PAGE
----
Michael Collins’ last letter
Monday 22 August 2022 was the 100th anniversary of Michael Collins’ assassination at Béal na mBláth, County Cork. Damien Burke, Archivist of the Irish Jesuit Province, has just written an article about Collins’ last letter, to Irish Jesuit William Hackett. Read the article below.
The Last Letter
The Irish Jesuit William Hackett (1869-1951) is believed to be the recipient of the last letter written by Michael Collins (1890-1922). On 21 August 1922, Hackett visited Collins’ headquarters at the Imperial Hotel, Cork, hoping to arrange a meeting between leaders in the civil war. The letter from Collins reads:
“I received your note this evening but was engaged when it was handed to me. Mr Mehigan was to arrange for you to see me but through some misunderstanding you were not informed. Am sorry I missed you.”
The following day, Collins was killed at Béal na mBláth.
Kilkenny-born Hackett was from a prosperous family (their home is now the Kilkenny Hibernian Hotel), and he was educated at the Jesuit-run Clongowes Wood College, County Kildare. Two of his siblings were novelists, Francis and Florence. Hackett was a friend of Robert Barton, Molly and Erskine Childers, Eamon de Valera, and later in Australia, the Archbishop of Melbourne, Daniel Mannix.
His republicanism manifested itself first at Crescent College, Limerick, where during the revolutionary period, he established the Crescent Volunteers, and hid ammunition in the school. Hackett was part of a network of Irish nationalists, and ‘ministered to republican troops, spoke on republican platforms, and helped to publicise British injustices and atrocities in Ireland’. Two weeks after Collins’ death, Hackett was on his way to the Irish Jesuit Mission in Australia, never to return.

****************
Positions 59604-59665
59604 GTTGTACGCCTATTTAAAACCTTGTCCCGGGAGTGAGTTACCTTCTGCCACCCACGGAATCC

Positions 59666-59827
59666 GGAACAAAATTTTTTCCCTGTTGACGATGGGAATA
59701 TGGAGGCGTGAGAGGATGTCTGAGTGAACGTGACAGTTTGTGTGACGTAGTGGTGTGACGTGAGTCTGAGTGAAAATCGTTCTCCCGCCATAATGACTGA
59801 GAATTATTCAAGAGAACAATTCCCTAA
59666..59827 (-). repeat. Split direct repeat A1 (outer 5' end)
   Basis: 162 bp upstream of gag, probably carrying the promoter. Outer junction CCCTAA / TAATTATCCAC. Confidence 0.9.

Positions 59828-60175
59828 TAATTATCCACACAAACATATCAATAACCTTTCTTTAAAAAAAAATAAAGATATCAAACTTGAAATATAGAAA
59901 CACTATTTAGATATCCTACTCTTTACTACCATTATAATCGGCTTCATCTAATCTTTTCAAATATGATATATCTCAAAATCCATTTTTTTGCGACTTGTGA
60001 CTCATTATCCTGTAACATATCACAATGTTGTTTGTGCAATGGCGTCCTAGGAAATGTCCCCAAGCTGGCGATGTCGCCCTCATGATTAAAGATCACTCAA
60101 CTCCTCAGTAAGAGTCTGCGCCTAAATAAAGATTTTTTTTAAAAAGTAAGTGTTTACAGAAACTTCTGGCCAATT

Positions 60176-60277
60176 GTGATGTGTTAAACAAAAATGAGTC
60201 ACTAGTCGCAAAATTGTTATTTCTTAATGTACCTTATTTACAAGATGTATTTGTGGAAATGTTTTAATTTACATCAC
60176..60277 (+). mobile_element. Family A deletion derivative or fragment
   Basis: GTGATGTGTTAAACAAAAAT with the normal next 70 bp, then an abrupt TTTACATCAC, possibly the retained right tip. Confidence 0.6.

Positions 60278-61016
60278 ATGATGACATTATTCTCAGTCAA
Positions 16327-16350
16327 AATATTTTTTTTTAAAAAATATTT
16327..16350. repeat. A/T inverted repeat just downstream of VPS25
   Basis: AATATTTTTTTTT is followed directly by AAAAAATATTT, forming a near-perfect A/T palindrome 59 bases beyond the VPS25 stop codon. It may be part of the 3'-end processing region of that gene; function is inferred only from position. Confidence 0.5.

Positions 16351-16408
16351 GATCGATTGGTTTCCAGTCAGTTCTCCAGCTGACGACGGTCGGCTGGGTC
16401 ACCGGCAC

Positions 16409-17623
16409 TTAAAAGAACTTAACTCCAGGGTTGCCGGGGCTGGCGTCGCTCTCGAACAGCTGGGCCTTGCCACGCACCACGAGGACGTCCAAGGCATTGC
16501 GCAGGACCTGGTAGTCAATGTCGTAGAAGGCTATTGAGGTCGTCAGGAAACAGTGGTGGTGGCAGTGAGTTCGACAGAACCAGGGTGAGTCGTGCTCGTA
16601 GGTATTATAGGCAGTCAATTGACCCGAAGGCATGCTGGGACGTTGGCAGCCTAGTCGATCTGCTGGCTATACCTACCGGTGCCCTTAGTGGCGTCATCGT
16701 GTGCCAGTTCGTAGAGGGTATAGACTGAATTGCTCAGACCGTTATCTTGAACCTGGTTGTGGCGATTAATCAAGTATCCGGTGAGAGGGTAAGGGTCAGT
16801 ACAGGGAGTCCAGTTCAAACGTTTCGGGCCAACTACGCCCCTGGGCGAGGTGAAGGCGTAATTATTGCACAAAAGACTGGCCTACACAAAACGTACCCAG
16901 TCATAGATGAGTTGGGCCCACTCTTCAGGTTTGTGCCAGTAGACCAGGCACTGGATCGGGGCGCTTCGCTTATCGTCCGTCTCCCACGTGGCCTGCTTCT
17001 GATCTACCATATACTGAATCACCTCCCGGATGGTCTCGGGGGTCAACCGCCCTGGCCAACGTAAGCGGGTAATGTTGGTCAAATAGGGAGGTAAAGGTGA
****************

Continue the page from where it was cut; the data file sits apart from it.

Further connections include the raid by the British army in 1921 of the Jesuit house at Milltown Park, Dublin, vainly in search of Michael Collins. After Collins’ death in August 1922, the Jesuit Juniors (Jesuits attending university) living at Rathfarnham Castle, Dublin, were given permission to visit Collins lying-in-state at Dublin City Hall. The Rector Fr John Sullivan SJ, however refused permission for the Juniors to attend the funeral mass at the Pro-Cathedral.
Fr Sullivan (today Blessed) was to influence the Collins family in other ways. In 1928, a nephew of Michael Collins, Seán, was suffering from polio, and was brought by his parents to see Fr Sullivan, in the hope of a cure. Fr Sullivan, aged sixty-six, cycled from Clongowes Wood College, County Kildare to the Mater Hospital, Dublin where he prayed for Seán, and subsequently, the intense pain suffered by Seán was relieved.
– Letter from Michael Collins to Fr William Hackett SJ, 21 August 1922. Courtesy of Archives of the Society of Jesus, Australia.
‘The Riddle of Father Hackett’ by Brenda Niall, published by the National Library of Australia, 2009.